Neill worked for DOC in a previous life, so I’ve always known of their work, and when they set up the trust, there was a new fund come out from the Department – the Community Fund – and we saw a great opportunity to help fund them to grow revegetation of the district. So we work with them very closely on the conservation co-ordinator. So Ange, she’s the lovely lady who has helped organise today, we work together with them for planting days. They’re just a great group of people that we really want to support.

    It’s financial in as much as we employ Ange on their behalf. We do supply plants for the Project Gold sites that we manage in the district. So there’s places like Lake Hayes, which is our flagship site for Project Gold, and we supply all the plants for that. And we also supply –through the Department, the Community Conservation Fund funds Ange’s role basically.

    Neill Simpson

    We’re in Peninsula Road on the Frankton Arm. When we came onto this site, we saw all this wonderful rock, and we thought, this is a place for us. So that’s where we started, and we’ve planted it up from scratch.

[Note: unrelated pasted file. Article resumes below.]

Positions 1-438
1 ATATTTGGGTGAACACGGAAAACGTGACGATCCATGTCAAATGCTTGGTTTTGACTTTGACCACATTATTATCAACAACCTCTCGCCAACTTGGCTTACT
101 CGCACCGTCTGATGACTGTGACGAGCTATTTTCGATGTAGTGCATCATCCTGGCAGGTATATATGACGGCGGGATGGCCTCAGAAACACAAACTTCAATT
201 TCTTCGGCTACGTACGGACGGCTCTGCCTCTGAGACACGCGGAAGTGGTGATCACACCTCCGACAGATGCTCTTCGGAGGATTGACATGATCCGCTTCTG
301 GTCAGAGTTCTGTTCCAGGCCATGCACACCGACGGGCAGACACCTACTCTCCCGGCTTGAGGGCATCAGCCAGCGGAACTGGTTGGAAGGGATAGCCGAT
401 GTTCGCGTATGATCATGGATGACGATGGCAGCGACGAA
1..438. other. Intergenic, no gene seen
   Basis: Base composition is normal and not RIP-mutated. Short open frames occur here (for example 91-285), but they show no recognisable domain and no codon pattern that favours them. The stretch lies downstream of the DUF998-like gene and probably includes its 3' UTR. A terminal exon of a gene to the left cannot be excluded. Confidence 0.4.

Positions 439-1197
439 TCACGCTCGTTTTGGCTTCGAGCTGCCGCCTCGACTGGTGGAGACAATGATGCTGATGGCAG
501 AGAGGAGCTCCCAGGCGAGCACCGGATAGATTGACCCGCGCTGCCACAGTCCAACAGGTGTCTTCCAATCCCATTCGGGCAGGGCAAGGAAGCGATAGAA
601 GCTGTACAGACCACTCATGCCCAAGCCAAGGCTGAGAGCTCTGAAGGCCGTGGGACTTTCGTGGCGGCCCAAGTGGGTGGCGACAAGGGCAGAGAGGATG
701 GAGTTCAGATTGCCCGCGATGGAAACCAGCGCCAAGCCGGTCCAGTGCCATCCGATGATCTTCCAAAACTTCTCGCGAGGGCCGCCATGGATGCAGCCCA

So these trees – 33 years old, which shows beech don’t grow that slowly. And we’re mainly native, although we started off with all sorts of plants, we’ve gradually moved into natives only. The garden is not big enough for anything else. And we’ve got a lot of rare and endangered plants here as well.

    We’ve always been interested in nature. Both of us been long-time trampers out in the back country. In Wanganui, I was honorary botanist for the Wanganui Museum and did quite a bit of work around there. I started the Wanganui Museum Botanical Society, and from there, I seemed to have a bit more knowledge than other people at that time, and it’s grown. We joined the Wellington Botanical Society, and that was a major step forward.

    We’d been planting around the district and advising people about native plants from a couple of nurseries. And Pukerau Nursery we knew were sourcing plants from this district, seeds and cutting material. So that’s where we’ve been getting our plants from – eco-sourced as much as possible.

    We’ve probably got a core of people left over from the Pigeon Island days where we got a lot of volunteers out on that. Going to Pigeon Island was something special. Here, perhaps it’s not quite as special, but we’ve still got a core of people, and we’re gradually bringing more in.

    Certainly seeing an increase of interest in planting natives, and there’s some big properties being planted around Queenstown area. Through the Arrow Basin, there’s virtually no natives at all, and we thought we’d like to get patches planted through the area to bring the native birds back, particularly with native birds that we’re interested in. We have a lot of tūīs and bellbirds around here.

    And we’re both fairly fit, and this seemed like another great project to get started on. I think I’ve still got a few years left, and certainly Barbara has.


    The Science Learning Hub thanks Showdown Productions for the use of this Rural Delivery video clip.